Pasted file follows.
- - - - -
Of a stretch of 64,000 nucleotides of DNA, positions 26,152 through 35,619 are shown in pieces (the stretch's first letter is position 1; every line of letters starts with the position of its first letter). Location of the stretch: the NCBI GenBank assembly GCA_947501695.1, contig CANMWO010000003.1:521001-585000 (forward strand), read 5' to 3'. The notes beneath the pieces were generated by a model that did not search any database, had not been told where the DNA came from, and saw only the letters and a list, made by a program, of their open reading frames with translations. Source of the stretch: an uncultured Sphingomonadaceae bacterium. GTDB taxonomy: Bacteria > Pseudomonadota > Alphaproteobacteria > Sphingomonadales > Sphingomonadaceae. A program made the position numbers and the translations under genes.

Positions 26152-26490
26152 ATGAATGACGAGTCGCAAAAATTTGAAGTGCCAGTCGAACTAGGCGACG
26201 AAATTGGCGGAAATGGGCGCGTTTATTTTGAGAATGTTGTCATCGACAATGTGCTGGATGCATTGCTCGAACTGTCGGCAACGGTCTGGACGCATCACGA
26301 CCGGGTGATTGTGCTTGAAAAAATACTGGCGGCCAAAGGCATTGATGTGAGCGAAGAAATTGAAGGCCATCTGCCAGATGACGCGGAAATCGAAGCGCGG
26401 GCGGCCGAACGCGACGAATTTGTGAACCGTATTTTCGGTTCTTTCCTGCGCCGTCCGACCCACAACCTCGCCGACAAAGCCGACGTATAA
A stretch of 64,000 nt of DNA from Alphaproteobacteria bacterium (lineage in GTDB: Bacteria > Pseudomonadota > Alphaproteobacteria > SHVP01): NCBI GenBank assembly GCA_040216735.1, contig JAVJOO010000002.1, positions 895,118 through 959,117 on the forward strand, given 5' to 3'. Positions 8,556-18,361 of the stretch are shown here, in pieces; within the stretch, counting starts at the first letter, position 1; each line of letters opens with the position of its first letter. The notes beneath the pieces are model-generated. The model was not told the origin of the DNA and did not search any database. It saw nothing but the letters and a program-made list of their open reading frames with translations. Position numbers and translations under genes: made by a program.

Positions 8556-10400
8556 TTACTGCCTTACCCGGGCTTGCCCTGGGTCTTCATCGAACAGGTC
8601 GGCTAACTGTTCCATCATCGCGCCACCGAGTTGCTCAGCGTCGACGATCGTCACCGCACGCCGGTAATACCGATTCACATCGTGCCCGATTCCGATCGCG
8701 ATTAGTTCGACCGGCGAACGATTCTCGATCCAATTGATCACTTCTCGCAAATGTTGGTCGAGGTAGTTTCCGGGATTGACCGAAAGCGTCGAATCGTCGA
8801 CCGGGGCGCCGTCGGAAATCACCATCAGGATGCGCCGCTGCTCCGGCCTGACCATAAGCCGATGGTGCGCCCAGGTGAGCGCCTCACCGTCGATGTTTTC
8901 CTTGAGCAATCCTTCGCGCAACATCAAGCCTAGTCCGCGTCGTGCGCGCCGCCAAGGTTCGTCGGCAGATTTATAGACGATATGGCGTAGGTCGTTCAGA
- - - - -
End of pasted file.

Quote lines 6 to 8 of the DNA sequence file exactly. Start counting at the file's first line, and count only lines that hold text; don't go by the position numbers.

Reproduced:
26401 GCGGCCGAACGCGACGAATTTGTGAACCGTATTTTCGGTTCTTTCCTGCGCCGTCCGACCCACAACCTCGCCGACAAAGCCGACGTATAA
A stretch of 64,000 nt of DNA from Alphaproteobacteria bacterium (lineage in GTDB: Bacteria > Pseudomonadota > Alphaproteobacteria > SHVP01): NCBI GenBank assembly GCA_040216735.1, contig JAVJOO010000002.1, positions 895,118 through 959,117 on the forward strand, given 5' to 3'. Positions 8,556-18,361 of the stretch are shown here, in pieces; within the stretch, counting starts at the first letter, position 1; each line of letters opens with the position of its first letter. The notes beneath the pieces are model-generated. The model was not told the origin of the DNA and did not search any database. It saw nothing but the letters and a program-made list of their open reading frames with translations. Position numbers and translations under genes: made by a program.

Positions 8556-10400